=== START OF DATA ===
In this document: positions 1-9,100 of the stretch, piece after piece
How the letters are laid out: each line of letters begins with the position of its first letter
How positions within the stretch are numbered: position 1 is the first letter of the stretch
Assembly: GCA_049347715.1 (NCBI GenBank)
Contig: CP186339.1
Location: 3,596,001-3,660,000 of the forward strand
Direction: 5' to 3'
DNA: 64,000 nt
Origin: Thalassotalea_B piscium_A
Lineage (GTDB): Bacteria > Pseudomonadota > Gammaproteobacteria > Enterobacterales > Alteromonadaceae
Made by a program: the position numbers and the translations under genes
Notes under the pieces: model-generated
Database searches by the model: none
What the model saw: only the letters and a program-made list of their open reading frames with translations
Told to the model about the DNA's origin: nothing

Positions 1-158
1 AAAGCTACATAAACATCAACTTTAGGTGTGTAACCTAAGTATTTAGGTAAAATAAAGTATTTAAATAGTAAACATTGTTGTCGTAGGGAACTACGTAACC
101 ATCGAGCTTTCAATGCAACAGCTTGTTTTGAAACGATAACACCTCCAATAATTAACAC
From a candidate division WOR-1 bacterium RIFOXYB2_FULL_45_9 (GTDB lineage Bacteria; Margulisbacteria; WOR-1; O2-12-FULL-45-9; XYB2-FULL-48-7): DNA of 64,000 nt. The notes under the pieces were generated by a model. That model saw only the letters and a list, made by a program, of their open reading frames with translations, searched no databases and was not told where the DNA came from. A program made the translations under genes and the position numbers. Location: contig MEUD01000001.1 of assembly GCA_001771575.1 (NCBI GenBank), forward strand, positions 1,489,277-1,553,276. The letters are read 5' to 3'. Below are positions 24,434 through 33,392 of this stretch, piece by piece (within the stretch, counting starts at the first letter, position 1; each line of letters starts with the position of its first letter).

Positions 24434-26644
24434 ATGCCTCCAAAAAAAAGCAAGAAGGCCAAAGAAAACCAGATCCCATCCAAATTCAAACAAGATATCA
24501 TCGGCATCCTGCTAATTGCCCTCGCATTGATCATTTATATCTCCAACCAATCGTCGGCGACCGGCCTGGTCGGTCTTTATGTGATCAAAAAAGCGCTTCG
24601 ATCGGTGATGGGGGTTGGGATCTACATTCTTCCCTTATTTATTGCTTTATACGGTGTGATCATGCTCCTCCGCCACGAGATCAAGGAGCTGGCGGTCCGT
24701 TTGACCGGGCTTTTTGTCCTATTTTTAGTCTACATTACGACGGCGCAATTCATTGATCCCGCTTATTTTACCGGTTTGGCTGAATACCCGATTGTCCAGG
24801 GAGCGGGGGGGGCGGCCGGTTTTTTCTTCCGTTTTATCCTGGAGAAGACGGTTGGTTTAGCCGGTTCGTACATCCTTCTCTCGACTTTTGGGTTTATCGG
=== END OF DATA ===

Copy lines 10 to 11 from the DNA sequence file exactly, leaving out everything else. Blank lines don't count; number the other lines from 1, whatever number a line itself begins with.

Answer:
Lineage (GTDB): Bacteria > Pseudomonadota > Gammaproteobacteria > Enterobacterales > Alteromonadaceae
Made by a program: the position numbers and the translations under genes